LibraryThing for Libraries, our innovative project to put tags, recommendation, reviews and other great enhancements inside the library catalog, now supports Koha.
You can see a quick demo of LibraryThing for Libraries/Koha integration.
The “library” has only seven books and is not as “pretty” as it could be. And there’s some question whether to integrate our tags into Koha’s tags–sometimes worse, sometimes better. But anyway, the beauty is all underneath—our code brings LibraryThing content into Koha seamlessly and rapidly.
Koha (www.koha.org), is the first and most popular open-source ILS (Integrated Library System). Started in New Zealand, Koha development is a community affair, but it’s spearheaded by LibLime in the US. LibLime also provides support services for Koha, and develops other open-source products.
Koha (and LibLime) are emblematic of the positive changes that have been dawning over libraryland. It’s hard for technical people outside the library “industry” to imagine how backward library tech generally is—a layered mess of proprietary, stone-age solutions maintained by a dysfunctional relationship between vendors and libraries. Koha stands at the head of efforts to change that.
LibLime’s most audacious and hopeful project is not Koha, but ‡Biblios* (‡Biblios.org) and ‡Biblios.net (‡Biblios.net), respectively an open-source cataloging application and an open-data repository of bibliographic records. ‡Biblios was started by Chris Catalfo for the 2007 Google Summer of Code.
In essense, ‡Biblios is an open-source answer to OCLC Connexion, and ‡Biblios.net is an open-data answer to OCLC’s WorldCat. LibLime is too politic to state things so clearly, but together ‡Biblios and ‡Biblios.net are a serious challenge to that dysfunctional monopoly. (For background see my OCLC posts; for more on ‡Biblios see this blog post or this LJ article.)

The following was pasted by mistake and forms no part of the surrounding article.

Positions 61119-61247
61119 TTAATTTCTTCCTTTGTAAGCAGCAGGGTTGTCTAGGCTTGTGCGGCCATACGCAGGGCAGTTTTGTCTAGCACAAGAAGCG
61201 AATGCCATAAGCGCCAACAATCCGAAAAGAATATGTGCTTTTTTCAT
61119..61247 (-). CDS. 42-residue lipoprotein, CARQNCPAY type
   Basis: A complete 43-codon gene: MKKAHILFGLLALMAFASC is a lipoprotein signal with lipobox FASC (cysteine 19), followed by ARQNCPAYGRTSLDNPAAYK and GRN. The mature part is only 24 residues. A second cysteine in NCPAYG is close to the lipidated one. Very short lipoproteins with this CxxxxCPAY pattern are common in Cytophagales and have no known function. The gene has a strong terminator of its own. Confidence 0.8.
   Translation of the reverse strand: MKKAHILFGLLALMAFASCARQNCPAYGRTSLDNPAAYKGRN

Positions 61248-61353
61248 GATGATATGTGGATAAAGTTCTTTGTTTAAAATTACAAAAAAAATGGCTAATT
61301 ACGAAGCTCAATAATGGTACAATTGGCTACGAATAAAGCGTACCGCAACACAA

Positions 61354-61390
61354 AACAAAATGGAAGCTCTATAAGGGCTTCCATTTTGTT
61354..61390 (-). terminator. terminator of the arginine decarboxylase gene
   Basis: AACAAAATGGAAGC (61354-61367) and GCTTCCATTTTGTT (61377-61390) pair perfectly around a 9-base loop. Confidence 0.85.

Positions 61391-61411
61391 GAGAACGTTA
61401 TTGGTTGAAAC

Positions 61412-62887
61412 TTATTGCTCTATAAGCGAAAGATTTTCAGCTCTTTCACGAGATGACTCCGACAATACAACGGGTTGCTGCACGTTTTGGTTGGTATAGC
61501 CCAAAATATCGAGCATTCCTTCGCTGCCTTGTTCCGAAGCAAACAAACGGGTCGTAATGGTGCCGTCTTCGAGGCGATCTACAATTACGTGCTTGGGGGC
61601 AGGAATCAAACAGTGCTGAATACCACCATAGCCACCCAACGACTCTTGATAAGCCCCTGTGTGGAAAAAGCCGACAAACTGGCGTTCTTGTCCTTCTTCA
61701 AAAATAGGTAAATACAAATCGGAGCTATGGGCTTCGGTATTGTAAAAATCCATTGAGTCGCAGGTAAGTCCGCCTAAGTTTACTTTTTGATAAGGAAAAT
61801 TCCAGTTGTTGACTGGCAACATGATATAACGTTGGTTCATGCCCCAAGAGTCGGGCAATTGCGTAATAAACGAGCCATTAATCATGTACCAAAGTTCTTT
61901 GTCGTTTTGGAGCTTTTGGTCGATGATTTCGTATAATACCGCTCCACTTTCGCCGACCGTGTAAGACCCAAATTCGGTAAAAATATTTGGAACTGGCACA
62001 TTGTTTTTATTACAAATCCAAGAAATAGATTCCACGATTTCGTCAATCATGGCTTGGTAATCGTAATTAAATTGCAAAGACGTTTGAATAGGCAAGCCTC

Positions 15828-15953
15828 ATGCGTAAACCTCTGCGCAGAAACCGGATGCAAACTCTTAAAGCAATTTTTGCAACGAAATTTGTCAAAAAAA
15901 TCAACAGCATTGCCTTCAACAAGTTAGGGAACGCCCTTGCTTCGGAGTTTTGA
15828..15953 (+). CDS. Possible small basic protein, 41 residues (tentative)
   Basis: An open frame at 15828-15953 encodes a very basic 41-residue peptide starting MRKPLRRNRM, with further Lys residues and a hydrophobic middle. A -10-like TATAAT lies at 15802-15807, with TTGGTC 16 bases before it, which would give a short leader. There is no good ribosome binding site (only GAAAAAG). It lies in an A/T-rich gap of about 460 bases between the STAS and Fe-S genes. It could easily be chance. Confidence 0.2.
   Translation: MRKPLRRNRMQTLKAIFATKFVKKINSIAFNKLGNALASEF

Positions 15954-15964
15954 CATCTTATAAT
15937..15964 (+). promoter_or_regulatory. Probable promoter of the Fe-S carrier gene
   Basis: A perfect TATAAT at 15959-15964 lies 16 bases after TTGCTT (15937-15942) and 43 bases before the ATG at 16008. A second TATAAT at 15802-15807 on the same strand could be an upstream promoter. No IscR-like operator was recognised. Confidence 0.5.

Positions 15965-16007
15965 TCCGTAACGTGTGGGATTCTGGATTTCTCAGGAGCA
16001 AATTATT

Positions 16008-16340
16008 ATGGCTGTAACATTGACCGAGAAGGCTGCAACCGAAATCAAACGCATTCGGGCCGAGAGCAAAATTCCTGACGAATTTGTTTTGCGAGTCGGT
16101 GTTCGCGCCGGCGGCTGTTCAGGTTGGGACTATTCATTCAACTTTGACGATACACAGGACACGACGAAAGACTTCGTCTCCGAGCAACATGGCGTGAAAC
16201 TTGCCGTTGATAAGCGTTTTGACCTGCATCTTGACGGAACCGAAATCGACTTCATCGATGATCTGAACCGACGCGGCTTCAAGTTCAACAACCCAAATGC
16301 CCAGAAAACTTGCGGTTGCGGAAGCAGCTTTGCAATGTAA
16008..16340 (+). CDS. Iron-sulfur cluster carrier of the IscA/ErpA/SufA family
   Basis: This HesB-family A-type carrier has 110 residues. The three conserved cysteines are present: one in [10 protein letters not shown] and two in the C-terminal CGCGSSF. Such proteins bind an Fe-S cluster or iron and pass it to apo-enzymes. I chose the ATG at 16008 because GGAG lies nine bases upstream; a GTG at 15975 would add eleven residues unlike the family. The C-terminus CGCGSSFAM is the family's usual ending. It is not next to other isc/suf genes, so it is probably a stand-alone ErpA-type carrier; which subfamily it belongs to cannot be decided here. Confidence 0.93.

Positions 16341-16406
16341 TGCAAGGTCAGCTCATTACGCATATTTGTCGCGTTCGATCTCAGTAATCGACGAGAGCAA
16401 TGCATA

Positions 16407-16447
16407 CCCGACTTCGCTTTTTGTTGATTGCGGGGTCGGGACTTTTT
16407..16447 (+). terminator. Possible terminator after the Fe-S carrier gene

Introducing Chris Catalfo! The Koha integration was done by LibraryThing’s newest employee, the aforementioned Chris Catalfo (member: ccatalfo), of ‡Biblios fame.
Chris joins LibraryThing from LibLime. (The two companies are still friends, we promise.) Before LibLime, Chris worked at the Johns Hopkins and UNCW libraries, and got his MLS at North Carolina Central University.** He also has a masters in Italian Literature, and lived in Florence, Italy. (He fits right in at LibraryThing; his favorite book is Historical Linguistics and Language Change!) He now lives in western Connecticut.
Chris is going to be working on LibraryThing for Libraries and on library data issues generally. He’s a library-technology nerd par excellence. As he put it to me, “I like library technology so much I put up a Z39.50 server to search my blog.” (Try it at chriscatalfo.com:2100/blog.)
The goal in hiring Casey, our first library developer, was to ramp up the library data generally. We did add more sources, and our MARC parsing got better, but we never took full advantage of the data. Casey is working on a number of projects to do just that.
*‡Biblios presents me, a typography nerd, with a rare opportunity—even necessity—of using the double dagger
, or diesis. It gives me real pleasure. Should LibraryThing change its name to ‡LibraryThing?
**Chris is our third full-time MLS-card-carrying librarian; Abby and Sonya also have their MLSs. Abby and Chris both have two masters degrees, the bastards. Giovanni and Chris both speak Italian.